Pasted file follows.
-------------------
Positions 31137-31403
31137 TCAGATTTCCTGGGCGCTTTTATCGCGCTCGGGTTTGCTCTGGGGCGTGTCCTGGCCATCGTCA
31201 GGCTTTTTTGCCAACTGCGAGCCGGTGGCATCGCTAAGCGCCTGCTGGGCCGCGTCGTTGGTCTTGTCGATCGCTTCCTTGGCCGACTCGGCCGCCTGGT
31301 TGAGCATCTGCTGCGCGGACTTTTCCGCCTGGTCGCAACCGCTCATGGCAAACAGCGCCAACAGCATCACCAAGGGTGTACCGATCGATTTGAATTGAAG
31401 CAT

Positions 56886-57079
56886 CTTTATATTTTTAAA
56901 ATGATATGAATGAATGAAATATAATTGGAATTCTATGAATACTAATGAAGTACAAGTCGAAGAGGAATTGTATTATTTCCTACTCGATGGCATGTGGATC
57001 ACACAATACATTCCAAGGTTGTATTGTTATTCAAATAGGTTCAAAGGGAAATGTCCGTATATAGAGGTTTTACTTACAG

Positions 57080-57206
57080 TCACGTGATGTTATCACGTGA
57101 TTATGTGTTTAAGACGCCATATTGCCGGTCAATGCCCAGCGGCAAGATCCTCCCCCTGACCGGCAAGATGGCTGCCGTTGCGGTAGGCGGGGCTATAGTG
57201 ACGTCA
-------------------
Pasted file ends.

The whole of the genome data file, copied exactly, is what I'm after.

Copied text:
Positions 31137-31403
31137 TCAGATTTCCTGGGCGCTTTTATCGCGCTCGGGTTTGCTCTGGGGCGTGTCCTGGCCATCGTCA
31201 GGCTTTTTTGCCAACTGCGAGCCGGTGGCATCGCTAAGCGCCTGCTGGGCCGCGTCGTTGGTCTTGTCGATCGCTTCCTTGGCCGACTCGGCCGCCTGGT
31301 TGAGCATCTGCTGCGCGGACTTTTCCGCCTGGTCGCAACCGCTCATGGCAAACAGCGCCAACAGCATCACCAAGGGTGTACCGATCGATTTGAATTGAAG
31401 CAT

Positions 56886-57079
56886 CTTTATATTTTTAAA
56901 ATGATATGAATGAATGAAATATAATTGGAATTCTATGAATACTAATGAAGTACAAGTCGAAGAGGAATTGTATTATTTCCTACTCGATGGCATGTGGATC
57001 ACACAATACATTCCAAGGTTGTATTGTTATTCAAATAGGTTCAAAGGGAAATGTCCGTATATAGAGGTTTTACTTACAG

Positions 57080-57206
57080 TCACGTGATGTTATCACGTGA
57101 TTATGTGTTTAAGACGCCATATTGCCGGTCAATGCCCAGCGGCAAGATCCTCCCCCTGACCGGCAAGATGGCTGCCGTTGCGGTAGGCGGGGCTATAGTG
57201 ACGTCA